Bill Dimpfl's Scale Tiger Moth
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[Photographs and text courtesy of Bill Archibald of the Lazy Loopers]

*** These are thumbnails of larger images for faster loading.  Click on any thumbnail to see the full-size image. 

The 1997 Lazy Looper Scale meet was graced with this graceful beauty by Bill Dimpfl of the Charles River Radio Control Club. Not in recent memory has a model drawn such (well deserved) attention from the usually blasť Loopers. The rail rats were over this like powder on a donut for a good hour as soon as Bill set it down.

The detail of the cockpits is the first and most blatant sign of excellent detailing. After the spectators absorbed the 1/6 scale gauges,pilots, levers, and compasses, Bill picked up the model and with a nudge of his hand demonstrated that all needles moved and the compasses accurately designated north.

But, the detail is not confined to the cockpits. Bill has accurately handcrafted insanely detailed wires, shackles, latches, and other fittings to complete a true 1/6.2 representation of the de Havilland DH82a Tiger Moth. The full scale version lives in Santa Paula, California and is owned by Dave Watson, who Bill points out was very helpful in supplying information.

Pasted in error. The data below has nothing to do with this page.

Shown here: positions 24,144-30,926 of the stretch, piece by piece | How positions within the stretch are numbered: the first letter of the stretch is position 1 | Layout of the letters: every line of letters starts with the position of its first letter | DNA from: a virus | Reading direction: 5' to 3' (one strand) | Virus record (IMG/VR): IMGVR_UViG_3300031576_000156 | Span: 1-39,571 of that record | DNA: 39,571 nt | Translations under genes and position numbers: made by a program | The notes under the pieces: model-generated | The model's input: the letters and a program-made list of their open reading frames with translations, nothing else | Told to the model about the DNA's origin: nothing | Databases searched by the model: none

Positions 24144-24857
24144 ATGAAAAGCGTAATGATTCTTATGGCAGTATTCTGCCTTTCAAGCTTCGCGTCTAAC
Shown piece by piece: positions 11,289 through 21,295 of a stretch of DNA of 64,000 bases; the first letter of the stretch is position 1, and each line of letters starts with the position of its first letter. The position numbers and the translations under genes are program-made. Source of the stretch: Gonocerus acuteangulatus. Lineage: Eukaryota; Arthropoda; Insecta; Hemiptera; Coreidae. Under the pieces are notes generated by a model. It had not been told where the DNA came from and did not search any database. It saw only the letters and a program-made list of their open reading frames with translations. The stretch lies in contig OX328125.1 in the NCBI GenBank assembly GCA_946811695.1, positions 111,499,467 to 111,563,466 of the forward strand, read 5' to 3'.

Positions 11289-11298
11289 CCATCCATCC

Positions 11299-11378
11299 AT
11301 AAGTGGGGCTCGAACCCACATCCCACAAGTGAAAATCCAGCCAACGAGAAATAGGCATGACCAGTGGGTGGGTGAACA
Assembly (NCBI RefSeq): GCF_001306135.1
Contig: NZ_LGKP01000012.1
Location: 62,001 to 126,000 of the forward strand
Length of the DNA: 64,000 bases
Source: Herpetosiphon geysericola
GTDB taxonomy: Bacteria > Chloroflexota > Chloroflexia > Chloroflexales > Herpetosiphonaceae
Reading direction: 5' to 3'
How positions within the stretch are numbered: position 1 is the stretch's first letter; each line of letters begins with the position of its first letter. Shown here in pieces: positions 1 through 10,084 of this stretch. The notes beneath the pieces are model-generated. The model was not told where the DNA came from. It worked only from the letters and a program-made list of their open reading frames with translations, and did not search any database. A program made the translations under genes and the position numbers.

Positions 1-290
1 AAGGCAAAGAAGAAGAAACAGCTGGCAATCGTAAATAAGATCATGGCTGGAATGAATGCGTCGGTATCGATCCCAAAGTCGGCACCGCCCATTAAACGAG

This model is powered by an OS Surpass .48, weighs 7 lbs, and is controlled by a Futaba T6XA radio (Bill states, "Channel 5 operates the slots and Channel 6 operates the on board ignition threshold which is mixed with the throttle channel.")

Bill also states that this is a Pilot kit and all the fine scale details were manufactured from scratch. The scale flying wires were made from bladed bicycle spokes which were spliced to make the correct lengths. Stained glass techniques were used to make the glass windshields. The various shackles and latches were made from brass wire and sheet and silver braise.

The first contest this was entered, New England Scale, it was awarded third in Sportsman level. At the '97 Lazy Loopers Scale Meet it not only won first in the Early Era category but it was an extremely close second for "Spectators Choice - Best of Show". Many feel if the winds were lighter, a more stable flight would have earned enough votes to win. Bill has promised he will do some wind tunnel practicing to even his chances next time <grin>.


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